Being Jewish means being part of a global community with multifaceted and diverse identities. Hillel International believes that tapping into that global community and connecting all kinds of Jewish young adults builds a stronger and more vibrant world. With that in mind, Hillel sponsors alternative break trips that are designed to introduce Jewish students to new and unique stories and communities.
Graduate students at the Massachusetts Institute of Technology (MIT) recently traveled to Argentina with MIT Hillel to learn about the Jewish community in Buenos Aires. Here are some of their thoughts and reflections about their experience:
Elyssa Hofgard, PhD Student in Electrical Engineering and Computer Science: While in Buenos Aires, we visited the Museo de la Shoa, the city’s Holocaust Museum, and I was so moved by the entire museum. Throughout the trip, my cohort was discussing our views and relationships with Israel, and the Museo de la Shoa made me re-examine those conversations. As an American Jew who hasn’t directly experienced antisemitism, it is easy to feel disconnected from Israel. However, learning about the staggering tragedy and inhumanity of the Holocaust from the perspective of the Argentinian Jewish community made me appreciate and understand the importance of having a Jewish state.
After visiting the museum, I committed to educating myself about and forming my own views towards Israel, rather than adopting others’ opinions. I am so grateful for this experience, and I am taking a newfound appreciation for my Jewish identity home with me. This trip taught me that Judaism is a global community and culture, and one that I am proud to be part of.
Daniel Sellers, PhD Student in Microbiology: As I return to the US, I feel a renewed sense of Jewish purpose. I felt similarly when I first came home from visiting Israel, but my inspiration feels more sustainable this time. I have a greater understanding of how I can create a unique Jewish identity that is meaningful to me and how I can incorporate Jewish practices and community in my life. An important factor in reaching that understanding was the opportunity to meet and form relationships with some wonderful Jewish peers from MIT. I now have a Jewish community that I feel comfortable with, all of whom are committed to maintaining the friendship that we built in Argentina.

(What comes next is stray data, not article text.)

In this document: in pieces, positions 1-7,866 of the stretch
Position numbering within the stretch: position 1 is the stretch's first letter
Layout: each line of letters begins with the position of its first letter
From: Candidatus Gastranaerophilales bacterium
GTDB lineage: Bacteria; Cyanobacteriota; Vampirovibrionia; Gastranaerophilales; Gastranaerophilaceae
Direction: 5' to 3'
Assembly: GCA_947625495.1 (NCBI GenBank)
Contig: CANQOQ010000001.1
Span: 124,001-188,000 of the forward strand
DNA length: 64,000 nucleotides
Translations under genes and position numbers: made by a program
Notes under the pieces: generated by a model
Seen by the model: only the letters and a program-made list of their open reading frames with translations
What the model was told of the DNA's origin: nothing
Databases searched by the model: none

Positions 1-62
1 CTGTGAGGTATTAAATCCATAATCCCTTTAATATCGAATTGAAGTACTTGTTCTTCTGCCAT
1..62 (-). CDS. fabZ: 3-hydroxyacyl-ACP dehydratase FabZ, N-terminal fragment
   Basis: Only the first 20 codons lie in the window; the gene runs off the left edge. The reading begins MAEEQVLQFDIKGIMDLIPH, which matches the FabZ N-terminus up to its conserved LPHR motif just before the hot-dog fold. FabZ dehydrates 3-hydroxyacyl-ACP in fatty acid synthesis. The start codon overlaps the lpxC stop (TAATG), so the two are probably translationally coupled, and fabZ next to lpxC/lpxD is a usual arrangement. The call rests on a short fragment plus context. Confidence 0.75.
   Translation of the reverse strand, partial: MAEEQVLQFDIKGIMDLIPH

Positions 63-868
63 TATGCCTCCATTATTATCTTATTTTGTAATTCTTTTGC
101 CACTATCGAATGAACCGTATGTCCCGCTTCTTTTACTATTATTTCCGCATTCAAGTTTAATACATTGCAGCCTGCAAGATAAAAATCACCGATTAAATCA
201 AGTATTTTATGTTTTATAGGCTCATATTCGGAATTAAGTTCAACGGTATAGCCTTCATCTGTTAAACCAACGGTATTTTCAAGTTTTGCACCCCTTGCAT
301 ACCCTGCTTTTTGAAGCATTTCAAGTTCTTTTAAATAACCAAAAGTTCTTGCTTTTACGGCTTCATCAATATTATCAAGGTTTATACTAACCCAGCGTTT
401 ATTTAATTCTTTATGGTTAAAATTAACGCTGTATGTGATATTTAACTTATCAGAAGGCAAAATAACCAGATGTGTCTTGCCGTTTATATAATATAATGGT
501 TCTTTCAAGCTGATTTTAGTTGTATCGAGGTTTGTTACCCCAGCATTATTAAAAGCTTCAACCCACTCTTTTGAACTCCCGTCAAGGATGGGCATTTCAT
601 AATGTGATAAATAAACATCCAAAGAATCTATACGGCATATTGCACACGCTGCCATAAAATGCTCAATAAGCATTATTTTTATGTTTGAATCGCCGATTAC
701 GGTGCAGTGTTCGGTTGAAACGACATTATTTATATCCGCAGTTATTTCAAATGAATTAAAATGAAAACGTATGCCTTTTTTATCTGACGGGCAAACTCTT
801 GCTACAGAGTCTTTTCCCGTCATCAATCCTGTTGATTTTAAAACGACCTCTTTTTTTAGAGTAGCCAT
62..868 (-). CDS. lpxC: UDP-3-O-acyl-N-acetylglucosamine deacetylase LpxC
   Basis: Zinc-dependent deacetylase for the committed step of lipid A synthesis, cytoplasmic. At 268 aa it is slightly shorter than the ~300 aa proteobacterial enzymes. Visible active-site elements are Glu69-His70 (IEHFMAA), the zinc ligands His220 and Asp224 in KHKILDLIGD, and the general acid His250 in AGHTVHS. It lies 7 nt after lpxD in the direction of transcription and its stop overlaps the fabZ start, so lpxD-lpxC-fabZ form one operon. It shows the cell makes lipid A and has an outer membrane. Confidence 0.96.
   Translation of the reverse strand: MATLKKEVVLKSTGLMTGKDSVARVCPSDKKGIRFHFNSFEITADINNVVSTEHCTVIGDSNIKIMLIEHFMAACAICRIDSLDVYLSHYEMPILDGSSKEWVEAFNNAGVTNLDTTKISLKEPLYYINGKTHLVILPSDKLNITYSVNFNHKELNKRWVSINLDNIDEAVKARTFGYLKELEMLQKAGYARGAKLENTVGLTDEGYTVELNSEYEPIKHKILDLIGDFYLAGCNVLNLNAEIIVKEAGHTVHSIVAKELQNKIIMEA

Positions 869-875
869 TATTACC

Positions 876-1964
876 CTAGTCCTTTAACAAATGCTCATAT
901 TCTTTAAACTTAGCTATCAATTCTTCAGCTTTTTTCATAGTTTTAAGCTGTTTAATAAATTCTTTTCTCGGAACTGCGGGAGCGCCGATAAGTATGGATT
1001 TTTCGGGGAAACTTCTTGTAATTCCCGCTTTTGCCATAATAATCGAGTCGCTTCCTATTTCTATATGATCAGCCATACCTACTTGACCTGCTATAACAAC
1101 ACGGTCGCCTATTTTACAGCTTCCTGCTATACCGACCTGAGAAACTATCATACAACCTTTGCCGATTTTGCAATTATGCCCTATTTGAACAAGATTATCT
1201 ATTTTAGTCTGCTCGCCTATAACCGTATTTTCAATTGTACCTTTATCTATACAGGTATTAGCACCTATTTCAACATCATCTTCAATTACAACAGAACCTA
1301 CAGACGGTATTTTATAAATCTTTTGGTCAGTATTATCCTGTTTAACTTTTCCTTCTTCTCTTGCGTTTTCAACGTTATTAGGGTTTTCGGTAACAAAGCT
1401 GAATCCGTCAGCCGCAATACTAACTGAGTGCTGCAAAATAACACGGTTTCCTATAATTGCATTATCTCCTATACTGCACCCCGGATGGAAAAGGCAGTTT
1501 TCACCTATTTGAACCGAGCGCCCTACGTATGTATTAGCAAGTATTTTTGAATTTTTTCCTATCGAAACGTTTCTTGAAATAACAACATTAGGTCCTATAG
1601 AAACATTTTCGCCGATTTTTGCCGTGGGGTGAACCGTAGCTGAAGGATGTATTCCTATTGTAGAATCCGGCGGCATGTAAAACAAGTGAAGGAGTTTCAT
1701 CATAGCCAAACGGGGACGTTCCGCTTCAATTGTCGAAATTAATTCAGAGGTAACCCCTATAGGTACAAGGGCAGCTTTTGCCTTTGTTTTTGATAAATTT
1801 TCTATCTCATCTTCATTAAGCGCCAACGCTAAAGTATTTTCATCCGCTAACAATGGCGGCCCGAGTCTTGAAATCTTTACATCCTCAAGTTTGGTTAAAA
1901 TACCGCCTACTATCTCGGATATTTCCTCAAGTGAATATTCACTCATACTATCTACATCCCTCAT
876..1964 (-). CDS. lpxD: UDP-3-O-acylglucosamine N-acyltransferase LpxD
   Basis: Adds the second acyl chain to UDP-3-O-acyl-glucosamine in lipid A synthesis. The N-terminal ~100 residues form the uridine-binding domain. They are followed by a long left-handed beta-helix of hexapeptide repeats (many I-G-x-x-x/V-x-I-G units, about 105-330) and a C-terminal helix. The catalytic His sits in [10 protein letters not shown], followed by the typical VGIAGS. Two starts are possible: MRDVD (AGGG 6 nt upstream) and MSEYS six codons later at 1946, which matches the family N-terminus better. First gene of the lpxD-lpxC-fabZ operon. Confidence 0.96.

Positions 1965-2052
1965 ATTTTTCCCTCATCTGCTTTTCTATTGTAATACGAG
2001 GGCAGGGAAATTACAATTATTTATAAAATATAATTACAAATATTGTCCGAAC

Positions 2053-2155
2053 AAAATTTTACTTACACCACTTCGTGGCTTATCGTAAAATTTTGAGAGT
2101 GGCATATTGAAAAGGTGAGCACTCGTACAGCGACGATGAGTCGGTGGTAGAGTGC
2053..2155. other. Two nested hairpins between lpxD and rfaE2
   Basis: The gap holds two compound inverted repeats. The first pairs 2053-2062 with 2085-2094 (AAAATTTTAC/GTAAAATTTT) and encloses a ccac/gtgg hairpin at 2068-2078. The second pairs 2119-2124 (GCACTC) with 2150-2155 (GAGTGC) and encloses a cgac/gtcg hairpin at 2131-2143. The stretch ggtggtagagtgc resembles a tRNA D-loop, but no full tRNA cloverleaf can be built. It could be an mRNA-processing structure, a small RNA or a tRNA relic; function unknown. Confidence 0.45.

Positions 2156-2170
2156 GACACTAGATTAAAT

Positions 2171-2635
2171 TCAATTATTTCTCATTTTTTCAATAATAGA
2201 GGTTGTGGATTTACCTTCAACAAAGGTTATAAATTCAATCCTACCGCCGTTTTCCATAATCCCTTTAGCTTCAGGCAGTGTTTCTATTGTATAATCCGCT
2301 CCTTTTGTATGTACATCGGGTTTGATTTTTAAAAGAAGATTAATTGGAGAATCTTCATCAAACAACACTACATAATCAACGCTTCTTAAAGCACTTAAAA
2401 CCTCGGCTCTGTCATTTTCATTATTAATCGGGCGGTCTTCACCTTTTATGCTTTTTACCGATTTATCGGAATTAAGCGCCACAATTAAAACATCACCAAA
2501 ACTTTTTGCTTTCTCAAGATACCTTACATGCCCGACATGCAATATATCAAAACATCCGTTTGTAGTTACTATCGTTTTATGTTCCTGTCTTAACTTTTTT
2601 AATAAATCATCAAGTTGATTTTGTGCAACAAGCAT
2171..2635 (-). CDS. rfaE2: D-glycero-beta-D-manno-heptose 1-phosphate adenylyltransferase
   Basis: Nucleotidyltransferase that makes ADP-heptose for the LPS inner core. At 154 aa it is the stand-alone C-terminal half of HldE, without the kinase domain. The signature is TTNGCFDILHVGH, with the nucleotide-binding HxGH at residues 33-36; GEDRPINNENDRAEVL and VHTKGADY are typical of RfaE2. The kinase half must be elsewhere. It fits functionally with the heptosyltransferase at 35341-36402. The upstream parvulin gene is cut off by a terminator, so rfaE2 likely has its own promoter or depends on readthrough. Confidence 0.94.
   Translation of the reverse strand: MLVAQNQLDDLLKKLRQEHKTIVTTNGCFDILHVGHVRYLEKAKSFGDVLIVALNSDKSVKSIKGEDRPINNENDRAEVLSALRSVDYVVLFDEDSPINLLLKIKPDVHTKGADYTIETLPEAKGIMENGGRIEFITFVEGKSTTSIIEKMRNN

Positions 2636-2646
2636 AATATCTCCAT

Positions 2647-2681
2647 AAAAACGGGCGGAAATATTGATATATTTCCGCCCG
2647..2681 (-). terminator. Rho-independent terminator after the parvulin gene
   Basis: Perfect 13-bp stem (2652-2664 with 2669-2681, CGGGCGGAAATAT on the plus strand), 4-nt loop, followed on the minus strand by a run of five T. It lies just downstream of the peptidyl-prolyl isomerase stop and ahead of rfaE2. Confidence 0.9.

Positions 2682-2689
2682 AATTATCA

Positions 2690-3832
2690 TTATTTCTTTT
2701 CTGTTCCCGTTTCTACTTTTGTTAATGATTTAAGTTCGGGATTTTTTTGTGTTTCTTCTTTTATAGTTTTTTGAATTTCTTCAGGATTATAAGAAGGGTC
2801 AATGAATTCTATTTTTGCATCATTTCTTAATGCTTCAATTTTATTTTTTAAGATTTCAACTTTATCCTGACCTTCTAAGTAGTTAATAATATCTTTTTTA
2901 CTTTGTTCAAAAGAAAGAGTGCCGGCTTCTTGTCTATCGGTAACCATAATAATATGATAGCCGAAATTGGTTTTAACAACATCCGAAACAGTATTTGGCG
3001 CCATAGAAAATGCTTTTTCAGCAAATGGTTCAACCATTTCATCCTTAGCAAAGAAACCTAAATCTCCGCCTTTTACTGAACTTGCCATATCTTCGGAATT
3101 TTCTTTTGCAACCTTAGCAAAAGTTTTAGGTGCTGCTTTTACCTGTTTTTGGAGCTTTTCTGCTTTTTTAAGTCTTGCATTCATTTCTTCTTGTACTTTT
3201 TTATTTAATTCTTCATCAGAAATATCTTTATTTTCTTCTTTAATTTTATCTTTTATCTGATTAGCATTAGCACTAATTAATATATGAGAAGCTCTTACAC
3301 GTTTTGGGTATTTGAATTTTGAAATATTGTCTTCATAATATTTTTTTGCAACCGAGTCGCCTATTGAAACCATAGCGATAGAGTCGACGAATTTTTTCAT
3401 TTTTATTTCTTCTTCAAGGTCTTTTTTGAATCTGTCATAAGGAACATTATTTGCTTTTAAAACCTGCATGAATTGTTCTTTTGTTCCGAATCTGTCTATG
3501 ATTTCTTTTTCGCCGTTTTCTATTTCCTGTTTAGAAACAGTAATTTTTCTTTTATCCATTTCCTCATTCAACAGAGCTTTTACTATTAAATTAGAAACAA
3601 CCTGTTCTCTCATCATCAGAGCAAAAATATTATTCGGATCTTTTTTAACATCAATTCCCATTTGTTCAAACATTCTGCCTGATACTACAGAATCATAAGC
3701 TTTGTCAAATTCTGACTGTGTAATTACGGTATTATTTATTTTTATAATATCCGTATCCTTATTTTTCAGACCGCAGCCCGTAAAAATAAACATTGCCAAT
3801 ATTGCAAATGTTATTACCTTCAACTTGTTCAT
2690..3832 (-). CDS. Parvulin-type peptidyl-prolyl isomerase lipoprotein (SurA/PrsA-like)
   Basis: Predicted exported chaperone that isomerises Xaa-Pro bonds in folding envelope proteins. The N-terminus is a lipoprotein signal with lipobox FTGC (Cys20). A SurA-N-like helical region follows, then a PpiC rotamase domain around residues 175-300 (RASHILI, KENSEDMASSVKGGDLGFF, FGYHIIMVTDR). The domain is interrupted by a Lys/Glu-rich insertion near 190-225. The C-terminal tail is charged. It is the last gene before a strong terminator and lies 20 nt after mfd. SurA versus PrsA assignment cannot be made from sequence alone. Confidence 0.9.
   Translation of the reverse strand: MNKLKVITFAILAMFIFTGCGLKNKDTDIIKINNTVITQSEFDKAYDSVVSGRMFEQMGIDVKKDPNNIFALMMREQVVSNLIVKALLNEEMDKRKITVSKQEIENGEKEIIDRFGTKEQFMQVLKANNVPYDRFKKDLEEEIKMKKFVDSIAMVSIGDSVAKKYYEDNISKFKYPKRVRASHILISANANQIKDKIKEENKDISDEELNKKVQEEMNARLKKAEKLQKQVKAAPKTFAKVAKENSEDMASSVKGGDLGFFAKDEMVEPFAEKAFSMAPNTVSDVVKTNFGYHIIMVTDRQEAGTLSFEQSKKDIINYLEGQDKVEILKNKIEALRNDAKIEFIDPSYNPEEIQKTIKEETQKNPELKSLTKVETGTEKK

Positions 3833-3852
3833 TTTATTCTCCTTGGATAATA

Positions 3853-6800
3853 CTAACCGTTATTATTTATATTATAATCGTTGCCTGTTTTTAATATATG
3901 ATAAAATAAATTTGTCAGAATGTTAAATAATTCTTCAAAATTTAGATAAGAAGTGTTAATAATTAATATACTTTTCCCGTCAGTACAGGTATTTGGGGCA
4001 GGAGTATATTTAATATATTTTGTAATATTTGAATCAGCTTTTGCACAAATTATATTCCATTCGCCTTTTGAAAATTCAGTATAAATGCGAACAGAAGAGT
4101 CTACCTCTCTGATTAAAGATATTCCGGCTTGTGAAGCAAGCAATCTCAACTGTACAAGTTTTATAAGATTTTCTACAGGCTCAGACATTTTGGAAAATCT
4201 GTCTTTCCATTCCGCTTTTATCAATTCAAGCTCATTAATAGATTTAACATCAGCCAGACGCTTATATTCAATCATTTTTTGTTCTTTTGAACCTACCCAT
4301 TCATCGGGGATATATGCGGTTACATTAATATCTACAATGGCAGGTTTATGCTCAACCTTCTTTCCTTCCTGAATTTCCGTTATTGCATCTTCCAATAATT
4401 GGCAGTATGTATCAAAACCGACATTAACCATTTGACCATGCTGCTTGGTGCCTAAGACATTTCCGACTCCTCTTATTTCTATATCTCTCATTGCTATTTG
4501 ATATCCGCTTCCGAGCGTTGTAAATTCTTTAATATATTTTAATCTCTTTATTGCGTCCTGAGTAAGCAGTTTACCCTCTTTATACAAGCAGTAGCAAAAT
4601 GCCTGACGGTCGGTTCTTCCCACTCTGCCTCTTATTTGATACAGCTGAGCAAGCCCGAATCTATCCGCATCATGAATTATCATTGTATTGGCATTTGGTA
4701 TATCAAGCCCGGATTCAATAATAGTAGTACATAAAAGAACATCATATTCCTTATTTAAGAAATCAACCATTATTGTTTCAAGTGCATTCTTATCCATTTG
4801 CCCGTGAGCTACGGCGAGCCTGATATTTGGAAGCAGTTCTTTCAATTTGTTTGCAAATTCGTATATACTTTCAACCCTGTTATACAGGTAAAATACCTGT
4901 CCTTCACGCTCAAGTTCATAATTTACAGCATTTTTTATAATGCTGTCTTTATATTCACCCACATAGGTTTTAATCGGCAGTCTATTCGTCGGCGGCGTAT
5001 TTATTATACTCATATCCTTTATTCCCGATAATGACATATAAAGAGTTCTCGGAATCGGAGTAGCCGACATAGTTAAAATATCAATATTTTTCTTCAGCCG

Judaism is about the people I share it with, and this trip to Argentina will continue long after we leave Buenos Aires. I am deeply grateful for such an unforgettable experience and look forward to creating many more memories with my new Jewish community.
Eva Nates, PhD Student in Mechanical Engineering: The people on this trip truly made the experience memorable. It’s a strange experience to go on an international trip with people who start out as strangers, only to feel so close to them in one week’s time. It was a perfect reminder that everyone has something going on beneath their top layer and how much depth people have. We talked about our research, but we also laughed at silly encounters, enjoyed delicious meals, and everything in between.
When we discussed our shared memories, I was reminded of Jewish experiences from childhood. Something as simple as Hebrew school, where I would go each Wednesday and Sunday growing up, had not crossed my mind in many years. But, when I thought about it, I thought of the strong community we had as kids. This group reminded me of that community.
Through shared experiences we created memories, learned about each other’s lives, and grew. Our Jewish peoplehood brought us together, and it is not a bad way to keep us together. I know we will have Shabbat dinners, Passover seders, and Rosh Hashanah celebrations together in the future, whether at Hillel, or at one of our homes. I grew as a human, a Jew, and a global citizen this week, and am inspired to continue tending to these parts of my identity.
Stay tuned for more stories from Hillel’s alternative break experiences.